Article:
Therapeutic Communities (TCs) are structured, psychologically informed environments – they are places where the social relationships, structure of the day and different activities together are all deliberately designed to help people’s health and well-being.
Functions of a TC
In some TCs, people with various longstanding emotional problems spend time and engage in therapy together in an organised and structured way, without drugs or self-damaging behaviour, so that a new life in outside society is made possible. There are others living in TCs who cannot live normally in society (for reasons such as severe learning disability or persistent psychosis) and engage in an interdependent form of group living which helps them to have a more fulfilling life and achieve their maximum social potential. The workings of the therapeutic communities themselves are the main method, and through these social and group processes, change and growth are promoted.
In the UK, therapeutic communities have long existed:
One way in which TCs define themselves is not by specific methods or programme elements, but the common shared values which underline all aspects of the work. The ‘Community of Communities’ project now works with a set of ten ‘core values’ upon which the ‘core standards’ (for measuring to what extent a programme is a TC) are based. For a TC to be accredited through this process it therefore needs to demonstrate that its work is based on the core values.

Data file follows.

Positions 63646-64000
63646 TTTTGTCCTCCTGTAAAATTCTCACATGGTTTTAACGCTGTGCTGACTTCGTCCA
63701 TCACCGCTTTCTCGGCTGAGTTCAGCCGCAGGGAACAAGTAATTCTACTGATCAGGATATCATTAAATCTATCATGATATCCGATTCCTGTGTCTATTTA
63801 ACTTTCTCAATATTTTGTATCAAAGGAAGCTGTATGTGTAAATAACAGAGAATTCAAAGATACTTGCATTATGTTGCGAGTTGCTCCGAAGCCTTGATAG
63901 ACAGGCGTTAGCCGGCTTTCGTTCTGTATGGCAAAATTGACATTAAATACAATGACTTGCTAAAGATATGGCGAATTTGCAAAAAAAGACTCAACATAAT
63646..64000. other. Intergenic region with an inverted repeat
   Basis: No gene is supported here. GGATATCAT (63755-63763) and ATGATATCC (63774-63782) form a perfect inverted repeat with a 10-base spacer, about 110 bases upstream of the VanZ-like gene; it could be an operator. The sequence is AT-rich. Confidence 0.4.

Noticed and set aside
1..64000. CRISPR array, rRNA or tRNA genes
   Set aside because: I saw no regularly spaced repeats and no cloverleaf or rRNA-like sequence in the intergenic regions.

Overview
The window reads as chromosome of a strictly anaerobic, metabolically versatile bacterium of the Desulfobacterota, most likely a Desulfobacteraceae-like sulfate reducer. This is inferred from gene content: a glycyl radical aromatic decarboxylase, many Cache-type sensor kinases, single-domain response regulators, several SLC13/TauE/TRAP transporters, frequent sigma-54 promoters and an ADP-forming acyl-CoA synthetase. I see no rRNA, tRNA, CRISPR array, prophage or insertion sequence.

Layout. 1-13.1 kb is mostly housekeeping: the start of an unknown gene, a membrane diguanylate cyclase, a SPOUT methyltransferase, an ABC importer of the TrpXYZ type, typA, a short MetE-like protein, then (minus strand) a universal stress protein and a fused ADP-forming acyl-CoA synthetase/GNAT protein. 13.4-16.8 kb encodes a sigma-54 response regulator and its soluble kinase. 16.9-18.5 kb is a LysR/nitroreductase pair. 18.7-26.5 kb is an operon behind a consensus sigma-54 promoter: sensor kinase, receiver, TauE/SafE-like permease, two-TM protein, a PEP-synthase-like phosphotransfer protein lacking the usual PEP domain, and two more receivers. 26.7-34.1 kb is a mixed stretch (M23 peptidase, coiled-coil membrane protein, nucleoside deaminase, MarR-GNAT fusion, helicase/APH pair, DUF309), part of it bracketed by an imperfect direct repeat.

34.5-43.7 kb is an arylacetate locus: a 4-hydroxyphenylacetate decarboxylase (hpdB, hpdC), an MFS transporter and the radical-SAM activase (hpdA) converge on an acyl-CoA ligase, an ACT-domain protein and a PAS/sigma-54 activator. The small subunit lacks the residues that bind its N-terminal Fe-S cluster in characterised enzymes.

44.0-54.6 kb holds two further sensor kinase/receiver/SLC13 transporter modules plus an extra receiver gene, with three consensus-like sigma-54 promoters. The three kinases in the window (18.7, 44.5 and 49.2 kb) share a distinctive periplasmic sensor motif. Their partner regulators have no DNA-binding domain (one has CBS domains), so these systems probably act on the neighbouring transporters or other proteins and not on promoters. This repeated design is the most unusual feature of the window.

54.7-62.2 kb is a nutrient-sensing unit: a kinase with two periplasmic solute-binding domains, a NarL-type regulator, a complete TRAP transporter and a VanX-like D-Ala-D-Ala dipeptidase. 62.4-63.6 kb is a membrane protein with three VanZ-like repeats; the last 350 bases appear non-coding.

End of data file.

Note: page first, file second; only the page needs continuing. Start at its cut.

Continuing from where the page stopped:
The terminology is often confusing – and there is considerable overlap between therapeutic communities and various other names, such as Therapeutic Environments, Enabling Environments, Psychologically Informed Planned Environments, Intentional Communities, Intentional Environments – and probably others. These have some, but not all the required elements of a therapeutic community, see a list of definitions. A detailed understanding of how therapeutic communities operate, and what they need to do to become accredited as TCs, can be obtained by looking at the standards set by the ‘Community of Communities’ project.
There are many misconceptions about therapeutic communities, perhaps because of the long and complex history they have had.